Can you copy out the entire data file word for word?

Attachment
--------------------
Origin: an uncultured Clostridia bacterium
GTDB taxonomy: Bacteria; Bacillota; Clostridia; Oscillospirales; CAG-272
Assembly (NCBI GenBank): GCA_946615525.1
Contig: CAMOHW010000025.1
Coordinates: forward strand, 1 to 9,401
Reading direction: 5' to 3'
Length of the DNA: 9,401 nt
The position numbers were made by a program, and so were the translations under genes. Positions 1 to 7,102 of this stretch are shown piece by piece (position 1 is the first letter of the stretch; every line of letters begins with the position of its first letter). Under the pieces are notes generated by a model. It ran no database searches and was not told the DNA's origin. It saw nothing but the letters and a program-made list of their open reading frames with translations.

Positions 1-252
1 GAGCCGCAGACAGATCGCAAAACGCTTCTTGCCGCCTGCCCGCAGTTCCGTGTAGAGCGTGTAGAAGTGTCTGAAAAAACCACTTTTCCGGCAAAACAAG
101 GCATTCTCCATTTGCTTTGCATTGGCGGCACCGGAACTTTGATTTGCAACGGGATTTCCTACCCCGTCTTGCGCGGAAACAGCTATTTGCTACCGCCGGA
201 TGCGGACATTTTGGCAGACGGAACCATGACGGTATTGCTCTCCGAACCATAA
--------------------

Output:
Origin: an uncultured Clostridia bacterium
GTDB taxonomy: Bacteria; Bacillota; Clostridia; Oscillospirales; CAG-272
Assembly (NCBI GenBank): GCA_946615525.1
Contig: CAMOHW010000025.1
Coordinates: forward strand, 1 to 9,401
Reading direction: 5' to 3'
Length of the DNA: 9,401 nt
The position numbers were made by a program, and so were the translations under genes. Positions 1 to 7,102 of this stretch are shown piece by piece (position 1 is the first letter of the stretch; every line of letters begins with the position of its first letter). Under the pieces are notes generated by a model. It ran no database searches and was not told the DNA's origin. It saw nothing but the letters and a program-made list of their open reading frames with translations.

Positions 1-252
1 GAGCCGCAGACAGATCGCAAAACGCTTCTTGCCGCCTGCCCGCAGTTCCGTGTAGAGCGTGTAGAAGTGTCTGAAAAAACCACTTTTCCGGCAAAACAAG
101 GCATTCTCCATTTGCTTTGCATTGGCGGCACCGGAACTTTGATTTGCAACGGGATTTCCTACCCCGTCTTGCGCGGAAACAGCTATTTGCTACCGCCGGA
201 TGCGGACATTTTGGCAGACGGAACCATGACGGTATTGCTCTCCGAACCATAA